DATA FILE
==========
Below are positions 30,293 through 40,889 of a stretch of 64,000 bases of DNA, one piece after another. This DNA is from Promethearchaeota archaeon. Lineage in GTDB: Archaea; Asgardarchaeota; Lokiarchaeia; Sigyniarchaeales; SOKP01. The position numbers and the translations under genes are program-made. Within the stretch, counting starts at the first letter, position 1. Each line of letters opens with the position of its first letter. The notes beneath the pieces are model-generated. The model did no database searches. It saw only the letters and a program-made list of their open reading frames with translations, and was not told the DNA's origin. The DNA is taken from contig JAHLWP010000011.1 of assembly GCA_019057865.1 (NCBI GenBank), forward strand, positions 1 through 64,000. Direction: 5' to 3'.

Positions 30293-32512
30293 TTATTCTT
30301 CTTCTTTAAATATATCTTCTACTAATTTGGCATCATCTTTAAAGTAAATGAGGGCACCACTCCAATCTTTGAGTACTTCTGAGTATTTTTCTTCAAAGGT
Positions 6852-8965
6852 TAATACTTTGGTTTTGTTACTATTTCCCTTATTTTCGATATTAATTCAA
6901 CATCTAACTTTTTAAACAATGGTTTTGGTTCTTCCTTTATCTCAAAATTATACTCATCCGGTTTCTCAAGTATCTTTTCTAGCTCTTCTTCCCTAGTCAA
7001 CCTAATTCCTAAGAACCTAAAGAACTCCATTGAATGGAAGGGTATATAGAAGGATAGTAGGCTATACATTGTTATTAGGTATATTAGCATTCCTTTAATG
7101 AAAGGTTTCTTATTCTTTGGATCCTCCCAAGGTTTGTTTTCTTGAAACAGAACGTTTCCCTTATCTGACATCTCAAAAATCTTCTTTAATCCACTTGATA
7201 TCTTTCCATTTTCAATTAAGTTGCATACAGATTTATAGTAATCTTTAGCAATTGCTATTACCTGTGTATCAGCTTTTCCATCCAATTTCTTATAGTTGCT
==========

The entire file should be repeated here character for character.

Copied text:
Below are positions 30,293 through 40,889 of a stretch of 64,000 bases of DNA, one piece after another. This DNA is from Promethearchaeota archaeon. Lineage in GTDB: Archaea; Asgardarchaeota; Lokiarchaeia; Sigyniarchaeales; SOKP01. The position numbers and the translations under genes are program-made. Within the stretch, counting starts at the first letter, position 1. Each line of letters opens with the position of its first letter. The notes beneath the pieces are model-generated. The model did no database searches. It saw only the letters and a program-made list of their open reading frames with translations, and was not told the DNA's origin. The DNA is taken from contig JAHLWP010000011.1 of assembly GCA_019057865.1 (NCBI GenBank), forward strand, positions 1 through 64,000. Direction: 5' to 3'.

Positions 30293-32512
30293 TTATTCTT
30301 CTTCTTTAAATATATCTTCTACTAATTTGGCATCATCTTTAAAGTAAATGAGGGCACCACTCCAATCTTTGAGTACTTCTGAGTATTTTTCTTCAAAGGT
Positions 6852-8965
6852 TAATACTTTGGTTTTGTTACTATTTCCCTTATTTTCGATATTAATTCAA
6901 CATCTAACTTTTTAAACAATGGTTTTGGTTCTTCCTTTATCTCAAAATTATACTCATCCGGTTTCTCAAGTATCTTTTCTAGCTCTTCTTCCCTAGTCAA
7001 CCTAATTCCTAAGAACCTAAAGAACTCCATTGAATGGAAGGGTATATAGAAGGATAGTAGGCTATACATTGTTATTAGGTATATTAGCATTCCTTTAATG
7101 AAAGGTTTCTTATTCTTTGGATCCTCCCAAGGTTTGTTTTCTTGAAACAGAACGTTTCCCTTATCTGACATCTCAAAAATCTTCTTTAATCCACTTGATA
7201 TCTTTCCATTTTCAATTAAGTTGCATACAGATTTATAGTAATCTTTAGCAATTGCTATTACCTGTGTATCAGCTTTTCCATCCAATTTCTTATAGTTGCT